Berlin: A publication from the 1930s


A recent acquisition for the ICP library is this startling book from pre-war Germany.

Berlin [texte by] Pierre Mac Orlan
R TR820.5.G3 .M33 1935

Berlin is an extraordinary little photobook (almost 70 photogravure images) with a text by the French novelist, critic and songwriter Pierre Mac Orlan (1882-1970). The publisher is B. Arthaud. Grenoble and the book is dated 1935, but there is no mention or citation of the photographer (or photographers) who produced the images. They may well be images by Mac Orlan himself or even Robert Doisneau and/or Man Ray.

This scarce work was produced as part of a series “Tour du Monde”, but this was a series that never really was, as only two books were ever produced in the series one called London and the other Berlin. The Berlin book is incredibly hard to find as the majority of copies were apparently retrieved and then destroyed by the publisher due to the too openly anti-Nazi critiques stated by Mac Orlan. This of course would also explain its scarcity and rarity.

Pierre Mac Orlan was a film and photography critic who wrote about Atget and Germaine Krull amongst others. He was also a prolific writer of pornographic novels under various pseudonyms as well as his real name Pierre Dumarchey.  Most famously Pierre wrote the preface for “Atget photographe de Paris” 1930  from Berenice Abbott’s personal collection (the ICP library has a copy – R TR659.P37 1930?). Pierre’s writing was also said to be a great influence upon Guy Debord, the founder of the Situationist International, who enjoyed his gritty portrayal of “low life”.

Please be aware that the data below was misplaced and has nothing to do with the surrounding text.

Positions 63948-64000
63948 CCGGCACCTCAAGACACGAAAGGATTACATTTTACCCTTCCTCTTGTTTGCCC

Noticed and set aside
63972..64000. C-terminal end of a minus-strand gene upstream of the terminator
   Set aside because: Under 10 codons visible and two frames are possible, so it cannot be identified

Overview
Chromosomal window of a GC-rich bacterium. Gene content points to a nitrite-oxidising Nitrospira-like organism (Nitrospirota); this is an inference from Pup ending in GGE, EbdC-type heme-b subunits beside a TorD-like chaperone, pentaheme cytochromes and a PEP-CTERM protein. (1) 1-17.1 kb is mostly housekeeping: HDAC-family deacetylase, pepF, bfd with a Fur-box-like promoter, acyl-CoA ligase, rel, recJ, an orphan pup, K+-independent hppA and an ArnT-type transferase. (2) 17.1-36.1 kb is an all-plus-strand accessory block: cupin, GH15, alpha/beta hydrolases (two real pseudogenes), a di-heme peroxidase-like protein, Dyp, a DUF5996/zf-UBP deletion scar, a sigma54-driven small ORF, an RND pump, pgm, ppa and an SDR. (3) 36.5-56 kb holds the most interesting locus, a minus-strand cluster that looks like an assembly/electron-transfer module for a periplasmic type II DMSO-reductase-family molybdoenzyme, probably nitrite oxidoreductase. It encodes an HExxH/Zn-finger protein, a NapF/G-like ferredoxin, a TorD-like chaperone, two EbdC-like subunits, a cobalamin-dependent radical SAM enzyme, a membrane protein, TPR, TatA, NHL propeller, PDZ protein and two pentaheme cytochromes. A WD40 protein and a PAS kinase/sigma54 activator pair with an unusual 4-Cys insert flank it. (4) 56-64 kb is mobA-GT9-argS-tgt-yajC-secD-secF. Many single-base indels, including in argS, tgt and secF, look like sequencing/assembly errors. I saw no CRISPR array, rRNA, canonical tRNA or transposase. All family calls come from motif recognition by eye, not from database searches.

These images in the book Berlin are from the early 1930s, from the tea party phase of Nazi Germany, with parades and floats, wholesome young women, traditional costumes and civic pride. But this innocence is interrupted in the most absurd and sinister way which also includes images of Hitler, Goebels, uniformed soldiers marching and citizens Nazi-saluting.  What makes this book remarkable is in fact the often bizarre juxtaposition of its imagery. This is merely the ordinary world of your average Nazi in 1930s Berlin, but with an edit that is just so weird and off-putting enough to make you realize that reality is in fact stranger than fiction. This book shows that evil can be incredibly mundane and comfortably surreal and that you must always really try to think about what it is that you are actually seeing.

It would be wonderful to know more about the photographer (photographers) who created these images.

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